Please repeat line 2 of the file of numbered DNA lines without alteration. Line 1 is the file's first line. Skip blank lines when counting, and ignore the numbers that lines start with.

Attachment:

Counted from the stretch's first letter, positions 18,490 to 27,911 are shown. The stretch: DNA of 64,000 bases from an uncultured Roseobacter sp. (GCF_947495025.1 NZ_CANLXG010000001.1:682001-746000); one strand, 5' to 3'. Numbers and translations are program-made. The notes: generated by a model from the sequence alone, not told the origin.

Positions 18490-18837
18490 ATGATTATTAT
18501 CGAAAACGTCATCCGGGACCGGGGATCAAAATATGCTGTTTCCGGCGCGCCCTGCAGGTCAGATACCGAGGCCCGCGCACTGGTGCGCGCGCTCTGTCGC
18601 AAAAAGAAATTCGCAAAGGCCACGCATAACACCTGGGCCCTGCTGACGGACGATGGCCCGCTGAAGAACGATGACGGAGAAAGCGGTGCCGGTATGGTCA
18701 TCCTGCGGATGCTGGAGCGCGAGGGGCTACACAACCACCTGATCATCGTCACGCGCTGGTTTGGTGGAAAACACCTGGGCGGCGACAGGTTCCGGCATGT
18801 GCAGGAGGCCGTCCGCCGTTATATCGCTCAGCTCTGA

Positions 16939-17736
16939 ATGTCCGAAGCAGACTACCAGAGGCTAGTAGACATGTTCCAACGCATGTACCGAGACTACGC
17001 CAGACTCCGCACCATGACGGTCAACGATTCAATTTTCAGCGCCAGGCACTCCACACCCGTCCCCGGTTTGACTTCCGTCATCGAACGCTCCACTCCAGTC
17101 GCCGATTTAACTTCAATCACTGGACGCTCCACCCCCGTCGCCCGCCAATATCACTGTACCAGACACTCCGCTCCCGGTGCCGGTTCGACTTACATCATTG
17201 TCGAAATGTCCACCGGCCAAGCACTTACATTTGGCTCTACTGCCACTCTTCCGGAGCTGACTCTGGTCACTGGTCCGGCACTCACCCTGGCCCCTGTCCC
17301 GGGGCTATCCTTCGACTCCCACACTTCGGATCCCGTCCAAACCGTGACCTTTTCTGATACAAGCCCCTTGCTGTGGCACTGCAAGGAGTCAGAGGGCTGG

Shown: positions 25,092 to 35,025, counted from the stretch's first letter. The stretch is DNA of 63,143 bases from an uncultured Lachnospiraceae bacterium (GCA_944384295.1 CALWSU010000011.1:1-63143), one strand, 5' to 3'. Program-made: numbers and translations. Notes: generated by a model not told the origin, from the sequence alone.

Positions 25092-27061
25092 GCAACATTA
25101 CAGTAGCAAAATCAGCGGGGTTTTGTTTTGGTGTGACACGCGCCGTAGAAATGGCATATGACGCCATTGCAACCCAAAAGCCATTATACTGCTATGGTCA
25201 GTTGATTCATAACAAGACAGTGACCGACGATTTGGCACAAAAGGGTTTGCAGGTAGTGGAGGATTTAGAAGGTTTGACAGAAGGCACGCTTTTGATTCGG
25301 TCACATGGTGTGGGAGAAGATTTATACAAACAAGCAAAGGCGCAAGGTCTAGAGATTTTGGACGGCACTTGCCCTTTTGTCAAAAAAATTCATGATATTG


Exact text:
Positions 18490-18837